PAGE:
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Impact of pharmacist interventions provided in the emergency department on quality use of medicines: a systematic review and meta-analysis

journal contribution
posted on 2023-05-21, 10:30 authored by Tesfay Mehari Atey, Gregory PetersonGregory Peterson, Mohammed SalahudeenMohammed Salahudeen, Luke BereznickiLuke Bereznicki, Barbara Wimmer

Background: Pharmacists have an increasing role as part of the emergency department (ED) team. However, the impact of ED-based pharmacy interventions on the quality use of medicines has not been well characterised.

Objective: This systematic review aimed to synthesise evidence from studies examining the impact of interventions provided by pharmacists on the quality use of medicines in adults presenting to ED.

Methods: A systematic literature search was conducted in MEDLINE, EMBASE and CINAHL. Two independent reviewers screened titles/abstracts and reviewed full texts. Studies that compared the impact of interventions provided by pharmacists with usual care in ED and reported medication-related primary outcomes were included. Cochrane Risk of Bias-2 and Newcastle-Ottawa tools were used to assess the risk of bias. Summary estimates were pooled using random-effects meta-analysis, along with sensitivity and sub-group analyses.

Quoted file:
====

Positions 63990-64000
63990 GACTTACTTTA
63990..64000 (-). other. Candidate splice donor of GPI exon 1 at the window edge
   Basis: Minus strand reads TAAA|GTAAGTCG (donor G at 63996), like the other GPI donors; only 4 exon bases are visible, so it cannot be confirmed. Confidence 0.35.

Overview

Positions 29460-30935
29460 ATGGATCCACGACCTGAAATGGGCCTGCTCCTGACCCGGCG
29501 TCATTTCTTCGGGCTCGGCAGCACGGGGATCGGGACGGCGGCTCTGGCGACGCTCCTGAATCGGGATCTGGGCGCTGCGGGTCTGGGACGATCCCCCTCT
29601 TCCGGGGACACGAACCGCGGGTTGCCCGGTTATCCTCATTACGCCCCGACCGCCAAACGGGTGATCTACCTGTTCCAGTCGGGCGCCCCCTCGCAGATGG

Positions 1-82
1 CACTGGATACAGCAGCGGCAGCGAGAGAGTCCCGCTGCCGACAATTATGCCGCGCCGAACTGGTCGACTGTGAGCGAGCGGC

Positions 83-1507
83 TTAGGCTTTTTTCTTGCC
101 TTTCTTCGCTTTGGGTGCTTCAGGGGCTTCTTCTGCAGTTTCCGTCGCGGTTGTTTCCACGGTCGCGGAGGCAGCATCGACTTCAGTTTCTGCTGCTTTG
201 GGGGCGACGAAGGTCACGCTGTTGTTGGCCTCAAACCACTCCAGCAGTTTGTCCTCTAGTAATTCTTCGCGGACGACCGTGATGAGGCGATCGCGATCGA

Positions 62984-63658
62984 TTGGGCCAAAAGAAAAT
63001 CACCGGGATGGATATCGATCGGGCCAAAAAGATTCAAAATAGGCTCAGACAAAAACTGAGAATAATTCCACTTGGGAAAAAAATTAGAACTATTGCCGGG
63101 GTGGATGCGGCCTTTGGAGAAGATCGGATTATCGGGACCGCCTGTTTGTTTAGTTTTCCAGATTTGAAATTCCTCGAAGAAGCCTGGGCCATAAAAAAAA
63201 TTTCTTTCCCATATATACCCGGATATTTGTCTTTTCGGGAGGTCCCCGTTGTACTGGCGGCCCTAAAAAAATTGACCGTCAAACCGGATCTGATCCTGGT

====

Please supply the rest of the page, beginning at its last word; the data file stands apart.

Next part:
Results: Thirty-one studies involving 13 242 participants were included. Pharmacists were predominantly involved in comprehensive medication review, advanced pharmacotherapy assessment, staff and patient education, identification of medication discrepancies and drug-related problems, medication prescribing and co-prescribing, and medication preparation and administration. The activities reduced the number of medication errors by a mean of 0.33 per patient (95% CI -0.42 to -0.23, I2=51%) and the proportion of patients with at least one error by 73% (risk ratio (RR)=0.27, 95% CI 0.19 to 0.40, I2=85.3%). The interventions were also associated with more complete and accurate medication histories, increased appropriateness of prescribed medications by 58% (RR=1.58, 95% CI 1.21 to 2.06, I2=95%) and quicker initiation of time-critical medications.

Conclusion: The evidence indicates improved quality use of medicines when pharmacists are included in ED care teams.


Publication title

Emergency Medicine Journal








School of Pharmacy and Pharmacology


B M J Publishing Group

Place of publication

British Med Assoc House, Tavistock Square, London, England, Wc1H 9Jr

Rights statement

© Author(s) (or their employer(s)) 2022.

Repository Status

  • Restricted

Socio-economic Objectives

Evaluation of health outcomes

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